Category: Environmental Water

Water First Intern Mckaylii Jawbone out on the lake

We called ourselves The Food Crew


Written by McKaylii Jawbone of Kebaowek First Nation, Water First Intern

I was a part of a two-year project to restore and enhance walleye spawning habitats in my community. Working with Ivan and Kacie made the project run so smoothly, we worked well as a team and we always had … Read More

Picture of walleye under water

Put the big fish back… and other fish facts


Walleye spawn in the spring as soon as the ice is out by depositing eggs over rocks and cobble shoals. The fertilized eggs fall into the cracks and spaces between the rocks to safely incubate and hatch.

Female walleye can carry up to 26,000 eggs per pound of body weight. … Read More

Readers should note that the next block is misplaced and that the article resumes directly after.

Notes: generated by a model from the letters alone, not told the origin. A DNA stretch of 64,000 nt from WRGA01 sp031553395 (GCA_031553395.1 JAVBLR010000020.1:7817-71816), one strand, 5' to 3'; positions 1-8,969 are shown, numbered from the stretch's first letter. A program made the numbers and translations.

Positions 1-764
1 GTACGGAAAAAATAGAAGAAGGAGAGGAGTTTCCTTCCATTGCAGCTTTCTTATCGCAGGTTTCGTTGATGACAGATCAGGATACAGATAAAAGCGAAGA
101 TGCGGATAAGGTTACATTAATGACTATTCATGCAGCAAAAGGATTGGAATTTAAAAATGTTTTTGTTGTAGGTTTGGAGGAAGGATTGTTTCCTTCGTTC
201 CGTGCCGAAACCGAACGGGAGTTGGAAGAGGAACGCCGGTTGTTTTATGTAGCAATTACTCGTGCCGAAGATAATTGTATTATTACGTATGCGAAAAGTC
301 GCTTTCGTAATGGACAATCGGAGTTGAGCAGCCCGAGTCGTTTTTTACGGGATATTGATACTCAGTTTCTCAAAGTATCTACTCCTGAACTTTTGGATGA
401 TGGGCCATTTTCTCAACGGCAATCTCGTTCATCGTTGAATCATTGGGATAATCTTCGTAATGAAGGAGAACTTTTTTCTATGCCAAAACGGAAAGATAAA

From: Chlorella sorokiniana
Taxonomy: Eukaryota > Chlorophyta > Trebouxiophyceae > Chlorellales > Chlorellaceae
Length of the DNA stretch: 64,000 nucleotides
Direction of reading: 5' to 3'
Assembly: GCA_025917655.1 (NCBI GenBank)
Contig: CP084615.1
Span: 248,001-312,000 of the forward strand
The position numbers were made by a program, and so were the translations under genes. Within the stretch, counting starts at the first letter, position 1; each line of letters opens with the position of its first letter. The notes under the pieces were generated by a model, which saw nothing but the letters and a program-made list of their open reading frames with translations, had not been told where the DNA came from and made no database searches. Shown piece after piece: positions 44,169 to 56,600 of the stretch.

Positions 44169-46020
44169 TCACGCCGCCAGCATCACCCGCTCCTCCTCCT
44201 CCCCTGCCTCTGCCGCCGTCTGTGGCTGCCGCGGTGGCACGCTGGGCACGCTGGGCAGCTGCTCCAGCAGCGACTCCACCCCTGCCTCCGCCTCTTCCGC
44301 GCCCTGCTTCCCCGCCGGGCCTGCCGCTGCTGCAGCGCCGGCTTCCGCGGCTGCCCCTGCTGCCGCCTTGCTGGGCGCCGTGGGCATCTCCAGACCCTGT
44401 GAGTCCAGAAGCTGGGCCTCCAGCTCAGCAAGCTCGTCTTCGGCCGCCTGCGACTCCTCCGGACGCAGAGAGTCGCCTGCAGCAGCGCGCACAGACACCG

Water First and Science Literacy Week 2018 with Saugeen First Nation

Roots are claws that hold the earth in place


Waterside tree planting is important both to the local waterways and the people who live adjacent to them. Tree roots hold onto soil, preventing unnatural amounts of sand and dirt from entering the water systems, which can have a negative impact downstream and damage aquatic ecosystems. Trees provide organic material … Read More

Wrap up ceremony at Kebaowek First Nation

Wrap up at Kebaowek First Nation


On January 24 people braved the freezing temperatures and gathered at the Eagle Dome at Kebaowek First Nation to celebrate the completion of the Walleye Habitat Restoration project, a partnership between Kebaowek First Nation and Water First.

Throughout the two-year project, three large walleye spawning shoals were constructed at restoration … Read More